All Advisers, Registered or Not, Should Update Compliance Procedures for Protection of Client Assets

If you are a registered investment adviser who – directly or indirectly – has authority to obtain possession of client funds or securities (“custody”), the SEC has increased your compliance burden beginning March 12, 2010.1

It is now harder for registered advisers to avoid being deemed to have custody of advisory assets controlled by affiliated companies or funds.

Registered advisers with custody must, with several exceptions, begin having surprise annual audits of the custody assets before year-end.

  • The SEC did not adopt its most controQQversial proposal – to require surprise annual audits for the many advisers who have custody only because their fees are deducted directly from client accounts. However, it did stress the importance of compliance procedures on fee deduction.
  • Registered advisers deemed to have QQcustody over assets of affiliated private investment funds may still avoid the surprise audit and custodial account statement provisions, but the requirements of the alternative audit procedure have been enhanced.

All investment advisers, registered or not, should review their supervisory / compliance procedures to make sure they are reasonably adequate to prevent misuse of client assets.

  • Advisers that are not required to be regQQistered still owe fiduciary duties to investors and other clients and are subject to the Advisers Act’s antifraud provisions, including SEC Rule 206(4)-8.

Do You Have Custody of Client Assets?

“Custody” for this purpose typically has little to do with physical possession.

  • A registered adviser can QQnever take actual possession of client funds or securities without violating the custody rule except in certain limited, temporary, circumstances (or if it is also a “qualified custodian”).

Your firm has custody if it, directly or indirectly (including through “supervised persons” and other “related persons”), has any authority to obtain possession of client funds and securities. This includes where:

  • You or a related person have access to QQadvisory funds or securities other than for trading.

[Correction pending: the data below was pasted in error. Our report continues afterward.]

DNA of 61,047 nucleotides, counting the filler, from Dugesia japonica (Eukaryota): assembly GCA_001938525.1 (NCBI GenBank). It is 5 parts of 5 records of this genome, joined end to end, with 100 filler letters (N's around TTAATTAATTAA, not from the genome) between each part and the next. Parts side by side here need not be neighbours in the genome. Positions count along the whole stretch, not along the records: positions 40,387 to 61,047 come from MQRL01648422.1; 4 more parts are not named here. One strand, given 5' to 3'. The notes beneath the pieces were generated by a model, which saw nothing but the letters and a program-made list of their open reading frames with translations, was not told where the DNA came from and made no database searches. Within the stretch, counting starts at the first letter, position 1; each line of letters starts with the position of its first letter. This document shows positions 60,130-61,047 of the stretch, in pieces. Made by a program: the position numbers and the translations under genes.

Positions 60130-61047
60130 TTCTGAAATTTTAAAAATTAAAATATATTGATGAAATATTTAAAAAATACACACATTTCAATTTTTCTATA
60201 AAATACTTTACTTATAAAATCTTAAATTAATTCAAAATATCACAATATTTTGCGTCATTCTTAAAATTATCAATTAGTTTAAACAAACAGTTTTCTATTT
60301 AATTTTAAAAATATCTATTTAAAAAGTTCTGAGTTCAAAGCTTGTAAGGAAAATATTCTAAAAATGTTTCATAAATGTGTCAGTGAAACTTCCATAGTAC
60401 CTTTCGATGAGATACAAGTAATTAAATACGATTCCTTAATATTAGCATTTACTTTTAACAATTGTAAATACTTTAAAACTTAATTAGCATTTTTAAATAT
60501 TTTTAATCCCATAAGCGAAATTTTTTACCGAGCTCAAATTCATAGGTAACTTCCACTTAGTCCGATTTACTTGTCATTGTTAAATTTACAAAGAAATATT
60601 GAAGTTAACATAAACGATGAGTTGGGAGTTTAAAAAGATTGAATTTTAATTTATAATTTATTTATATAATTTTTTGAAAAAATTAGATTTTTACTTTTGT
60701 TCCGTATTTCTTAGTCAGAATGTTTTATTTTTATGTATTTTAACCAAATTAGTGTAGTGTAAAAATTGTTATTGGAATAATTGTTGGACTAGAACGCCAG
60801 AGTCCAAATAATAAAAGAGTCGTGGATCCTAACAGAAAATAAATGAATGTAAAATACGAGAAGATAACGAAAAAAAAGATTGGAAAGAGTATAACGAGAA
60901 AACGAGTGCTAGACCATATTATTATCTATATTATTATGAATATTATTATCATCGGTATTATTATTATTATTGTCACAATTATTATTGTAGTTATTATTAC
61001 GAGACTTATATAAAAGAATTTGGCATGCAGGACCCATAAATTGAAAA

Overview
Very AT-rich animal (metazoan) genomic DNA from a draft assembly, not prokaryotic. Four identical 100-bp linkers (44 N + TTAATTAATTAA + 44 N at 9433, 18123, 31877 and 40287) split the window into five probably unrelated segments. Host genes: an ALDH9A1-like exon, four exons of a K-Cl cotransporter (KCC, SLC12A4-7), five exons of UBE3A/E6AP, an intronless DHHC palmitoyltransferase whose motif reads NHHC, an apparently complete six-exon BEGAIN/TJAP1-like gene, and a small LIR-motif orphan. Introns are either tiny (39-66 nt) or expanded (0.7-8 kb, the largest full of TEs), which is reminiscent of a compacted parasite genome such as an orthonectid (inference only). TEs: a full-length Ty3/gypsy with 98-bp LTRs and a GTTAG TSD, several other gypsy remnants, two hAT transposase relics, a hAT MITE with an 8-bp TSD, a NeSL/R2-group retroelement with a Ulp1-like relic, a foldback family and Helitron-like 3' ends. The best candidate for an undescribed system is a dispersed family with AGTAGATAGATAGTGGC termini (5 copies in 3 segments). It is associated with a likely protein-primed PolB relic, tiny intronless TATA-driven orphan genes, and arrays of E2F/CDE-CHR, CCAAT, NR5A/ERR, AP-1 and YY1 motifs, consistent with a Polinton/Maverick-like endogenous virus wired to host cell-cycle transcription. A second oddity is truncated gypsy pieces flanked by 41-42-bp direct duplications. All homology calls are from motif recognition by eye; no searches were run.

• The most common custody situation QQis where the adviser’s fees are paid directly from the account upon request to the custodian. It could also, e.g., be under a general QQpower of attorney in your advisory agreement or by having check-writing authority on a client’s account.
  • You or a related person have legal ownQQership of advisory funds or securities in any capacity.
  • For example, where the adviser QQ(or its supervised or other related person) is trustee or executor of a trust or estate2 or general partner or managing member of a pooled investment fund.

Basics of the Current Custody Rule

Historically, advisers could hold client assets but were required to have custody accounts audited on a surprise basis at least annually. However, there were a number of SEC administrative positions that exempted many advisers from this requirement. The SEC revised the custody rule beginning in 2004 to eliminate the surprise annual audit, for the most part, and to provide that:

  • Assets for which an adviser has QQcustody must be maintained with a “qualified custodian” – typically a bank or a registered broker-dealer – and the adviser must notify the clients of the custodial details.
  • The client or its independent repQQresentative must receive account statements at least quarterly, either from the custodian or (assuming it had a surprise annual audit) the adviser.
  • For pooled investment funds, the QQaccount statements must be sent to each investor, but this requirement may be avoided if the partnership is obligated to have an annual audit and distributes the audited financials to its investors within 120 days after the fiscal year end (180 days in the case of a fund of funds).